Facets of a Muse

Examining the guiding genius of writers everywhere

Revision revelation #amediting #amwriting #amrevising


Being a member of a writing organization like Sisters in Crime (SinC) or Mystery Writers of America (MWA) is one of those things that we do to add street cred, right? Since I’m writing mysteries at this point, those are my organizations of genre. There are so many others, like Romance Writers of America (RWA), Science Fiction and Fantasy Writers of America (SFWA), and Society of Children’s Book Writers and Illustrators (SCBWI).

The reason I bring it up is because these organizations offer webinars about the craft. Usually for FREE. Maybe there have been more offerings lately because they are all online at this point, or maybe I just didn’t pay attention before, but holy cow. Lots of good stuff out there.

This past week I attended a SinC webinar, “Revolutionary Editing”, presented by the recent Edgar Allen Poe Award nominee, Jess Lourey (a fellow MN author and a kitten foster mom who posts the most adorable kitten vids on FB!). Jess is a tenured creative writing professor (which I didn’t realize). She also offers courses and writing retreats through her Jess Lourey University website. She gave “quick and dirty tips” for editing.

Jess’ technique is pretty straightforward: check the character arc, analyze the plot (I ruminated about that last week), and look at each scene to make sure there is enough “power” in it (my word, not hers).

There are so many different methods for editing, probably as many as there are writers. I don’t have a specific method, other than read through the draft, make notes, revise, let the story sit for a couple weeks, rinse and repeat. When I do revise, I try to think about the structure, which I wrote about last week. After Jess Lourey’s webinar, I have a new technique I want to try.

It was the scene part of her process that stuck in my head. We all know a scene needs to feed into the story goal by either moving the story/plot forward or supporting the character arc. If it doesn’t, it should be dropped or rewritten. Jess’ suggestions went beyond that in a way that made me really think:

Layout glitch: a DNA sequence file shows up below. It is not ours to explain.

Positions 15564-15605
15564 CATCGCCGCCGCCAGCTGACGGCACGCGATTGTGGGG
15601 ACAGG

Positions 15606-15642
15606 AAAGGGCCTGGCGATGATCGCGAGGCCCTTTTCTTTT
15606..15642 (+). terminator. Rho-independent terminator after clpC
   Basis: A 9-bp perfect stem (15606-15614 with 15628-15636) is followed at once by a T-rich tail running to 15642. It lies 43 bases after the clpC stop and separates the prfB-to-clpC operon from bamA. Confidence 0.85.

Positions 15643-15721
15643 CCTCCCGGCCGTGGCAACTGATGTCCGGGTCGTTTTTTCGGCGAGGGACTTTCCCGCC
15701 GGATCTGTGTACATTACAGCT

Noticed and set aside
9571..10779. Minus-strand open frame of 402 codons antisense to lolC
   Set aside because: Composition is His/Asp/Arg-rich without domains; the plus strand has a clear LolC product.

• A summary of a scene (like, a one- or two-sentence summary) should never transition to the next scene with “and then”. For example: This happens, and then this happens, and then … Instead, between each scene you should be able to say a phrase like: but, because, therefore, or meanwhile. For example: This happens, but then this happens, because then this happens, and meanwhile/therefore this happens. (This is actually from a video short by the writers of ‘South Park’, in case it sounds familiar.)
    • Each scene should have at least 2 of these elements: action (a physical, emotional, or psychic shift), relationship (romantic, friendship, or humor), information, suspense, and/or emotion (not book emotion, but reader emotion). Really intense scenes (like the climax) should have 4 or 5 of these.

Jess uses notecards; one card for each scene, with the scene summary. That way she can shuffle the scenes around, and quickly see if that scene has the appropriate amount of action, relationship, information, suspense, and/or emotion.

It’s interesting how much a simple concept or practice can make so much sense! In the past I have written scene summaries on notecards so I can shuffle them around, but it never occured to me to analyze them for content like that. It makes a lot of sense, at least to me.

I’m almost to the halfway point in my revision, and after Jess’ webinar (I think I actually knew there was a problem, but for some reason I could “visualize” it after the webinar), I have a major fix figured out. It’s the whole midpoint thing, that black moment when the main character is ready to throw up her hands, pick up her toys, and go home. My “black moment” wasn’t bleak enough, so now *rubs hands together and cackles maniacally* I have a fix for it.

Hope your writing is going well! This week we’re getting an unusual wave of warm weather (yes, even a degree below freezing is warm this time of year in MN), and, of course, more snow. We’ve been pretty spoiled this year with a mild winter.

Write on!

Yes, I’m in your chair. Your point?

Author: Julie Holmes, author